By Joel Eisner
Producer William Dozier, “Otto I had known for a long time, and he called me from New York and said, ‘Bill, I must do a “Batman.” If I don’t do a “Batman,” my children won’t let me come home.’ He hadn’t acted in seventeen years, since ‘Watch on the Rhine’ on Broadway. He complained about the money but the guest villains all got the same amount of money: twenty-five hundred dollars. That’s what they got, period.” He complained because the Screen Actors Guild found out about this, and ordered that none of their members were to work for Preminger unless he paid the SAG dues for his appearance in Batman, and various other monies he owed them dating back to his acting career. As a result, Preminger ended up $7,600 out of pocket from his turn as Mr. Freeze.
Due to the cost of the red/blue opticial overlays used in the George Sanders episodes, and the problems with the dome helmet Sanders wore, It was changed to the now familari freeze collar, which kept him cool put did not have the drawbacks of the helmet, plus it enabled them to use Preminger's trademarked bald head to their advantage, complete with full white/blue makeup and colorful eyebrows.
Makeup Artist Bruce Hutchinson: “Preminger wanted bright red downy looking eyebrows on the character, which the producers approved of. Otto Preminger was very good, a very nice man. As an actor, he couldn’t have been more gracious. He was very cooperative and very enthused with what we were doing.”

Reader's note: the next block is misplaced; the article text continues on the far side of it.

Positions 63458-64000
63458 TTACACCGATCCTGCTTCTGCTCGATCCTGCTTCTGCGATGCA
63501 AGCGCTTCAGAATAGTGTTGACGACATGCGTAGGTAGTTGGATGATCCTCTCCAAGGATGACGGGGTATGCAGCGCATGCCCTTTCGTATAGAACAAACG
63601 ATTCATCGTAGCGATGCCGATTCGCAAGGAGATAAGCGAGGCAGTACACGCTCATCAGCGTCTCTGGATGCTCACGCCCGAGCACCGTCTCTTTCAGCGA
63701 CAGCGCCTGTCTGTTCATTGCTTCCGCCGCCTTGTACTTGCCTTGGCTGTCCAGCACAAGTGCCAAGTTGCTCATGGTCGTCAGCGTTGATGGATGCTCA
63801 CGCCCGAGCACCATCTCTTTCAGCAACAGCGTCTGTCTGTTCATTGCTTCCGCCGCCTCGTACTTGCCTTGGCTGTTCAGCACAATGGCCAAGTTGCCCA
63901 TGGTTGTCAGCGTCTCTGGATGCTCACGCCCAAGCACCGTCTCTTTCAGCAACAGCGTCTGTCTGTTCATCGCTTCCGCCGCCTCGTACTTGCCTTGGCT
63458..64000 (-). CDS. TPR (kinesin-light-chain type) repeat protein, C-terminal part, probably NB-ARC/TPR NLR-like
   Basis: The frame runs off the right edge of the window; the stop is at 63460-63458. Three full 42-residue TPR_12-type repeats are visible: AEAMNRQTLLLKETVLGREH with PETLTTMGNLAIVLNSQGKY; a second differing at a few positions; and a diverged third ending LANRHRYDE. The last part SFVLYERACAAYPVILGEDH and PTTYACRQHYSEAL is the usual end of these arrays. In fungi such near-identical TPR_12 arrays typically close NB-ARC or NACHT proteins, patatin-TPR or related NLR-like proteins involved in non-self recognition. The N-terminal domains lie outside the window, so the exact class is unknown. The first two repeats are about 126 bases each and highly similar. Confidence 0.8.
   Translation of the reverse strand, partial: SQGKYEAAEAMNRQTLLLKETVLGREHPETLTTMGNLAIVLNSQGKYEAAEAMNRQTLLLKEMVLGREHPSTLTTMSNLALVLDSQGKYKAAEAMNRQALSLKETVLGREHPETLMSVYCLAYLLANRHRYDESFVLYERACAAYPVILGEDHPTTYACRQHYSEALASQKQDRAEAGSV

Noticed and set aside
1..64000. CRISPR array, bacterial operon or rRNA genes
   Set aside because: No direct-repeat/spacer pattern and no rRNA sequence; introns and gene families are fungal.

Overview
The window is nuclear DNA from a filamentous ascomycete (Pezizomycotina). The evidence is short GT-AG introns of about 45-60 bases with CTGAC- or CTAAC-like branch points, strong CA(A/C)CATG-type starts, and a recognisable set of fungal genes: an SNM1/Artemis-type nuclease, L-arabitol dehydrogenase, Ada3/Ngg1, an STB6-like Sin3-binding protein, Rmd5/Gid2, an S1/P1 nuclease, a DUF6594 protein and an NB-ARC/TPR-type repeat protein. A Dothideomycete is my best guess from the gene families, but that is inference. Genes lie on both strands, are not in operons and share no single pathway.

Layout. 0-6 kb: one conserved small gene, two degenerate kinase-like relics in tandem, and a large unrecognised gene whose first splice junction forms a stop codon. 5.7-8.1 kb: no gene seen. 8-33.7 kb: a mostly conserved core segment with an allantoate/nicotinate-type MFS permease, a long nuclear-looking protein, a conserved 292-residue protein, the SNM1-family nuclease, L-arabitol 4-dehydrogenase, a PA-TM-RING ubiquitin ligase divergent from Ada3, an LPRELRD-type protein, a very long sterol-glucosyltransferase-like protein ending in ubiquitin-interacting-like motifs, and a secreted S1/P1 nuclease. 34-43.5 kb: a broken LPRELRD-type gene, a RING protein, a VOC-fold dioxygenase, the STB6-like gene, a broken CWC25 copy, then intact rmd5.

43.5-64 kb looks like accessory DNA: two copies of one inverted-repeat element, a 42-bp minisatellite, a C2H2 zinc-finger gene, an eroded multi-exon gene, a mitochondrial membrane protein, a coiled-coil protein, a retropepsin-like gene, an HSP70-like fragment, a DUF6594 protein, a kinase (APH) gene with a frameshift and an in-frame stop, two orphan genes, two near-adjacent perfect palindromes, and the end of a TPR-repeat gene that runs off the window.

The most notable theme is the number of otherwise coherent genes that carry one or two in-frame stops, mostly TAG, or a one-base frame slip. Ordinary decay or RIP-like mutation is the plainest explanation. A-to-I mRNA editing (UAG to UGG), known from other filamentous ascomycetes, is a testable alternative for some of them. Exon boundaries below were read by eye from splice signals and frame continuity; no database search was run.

He may have been the only one who thought Preminger was a nice man. Everyone else had their own opinions.
Alan Napier “I had worked before ‘Batman’ with Awful Otto Preminger on the film ‘Forever Amber’ as the English expert and dialogue director. Otto got me mad because, if anyone dried up on a close-up, he would say, ‘Why don’t you concentrate?’ Then he comes on the set of ‘Batman.’ Instead of looking six foot tall, as I thought, he looks five foot tall, because it is now my territory and he is playing Mr. Freeze. It happens that I was on the set while he was doing a series of close-ups. And in every one of them Otto dried up, and it was only because of the gentleman built into my nature that I didn’t say, ‘Otto, why don’t you concentrate?’
Adam West, “Mr. Freeze was out cold on the floor and Batman was supposed to run in and pick him up. In most cases an unconscious actor will help the person trying to pick him or her up. They’ll go with that person move the shoulders, bend at the waist, and do something. Not Otto. When I ran to pick him up, he stiffened like a sand bag and literally dug his nails into the floor. I couldn’t lift two hundred pounds of resisting weight. I dropped him down and we tried again. Same thing, on the next take my foot accidentally stepped on his hand. He yelled but he got the message and we were able to continue.”
Dialogue Coach Milton Stark: “When we ran over time, the director would decide what to cut. I told Preminger we have to cut some of his speeches. ‘You’re taking out my best lines’ he said. I started to laugh. He asked, ‘What are you laughing about?’ I said, ‘How many times have actors said that to you?’ He laughed and said, ‘By God, it’s true, you know.’”
Otto Preminger was part actor and part director. He spent most of his career in Hollywood playing villains and most of them were Nazis, which I am sure did not sit well with the Jewish Preminger. His most well known Nazi was the commander in the film Stalag 17 (which was the basis for the Hogan's Heroes tv series). He played Mr Freeze the same way, but not as subdued. Of the three Mr Freeze episodes, I have a special place for this one. Sanders was too subdued, more like an old James Bond villains. Eli Wallach which gave the character an almost cute nutty German professor, type that you found in old movie serials and three stooges films. Otto, in my opinion, gave a performance that copied if not resembled Bela Lugosi, in the film The Devil Bat. The voice, the laugh, the manical Wild, Batman, Wild! This was Lugosi reborn, and being a Lugosi fan, was like Lugosimania.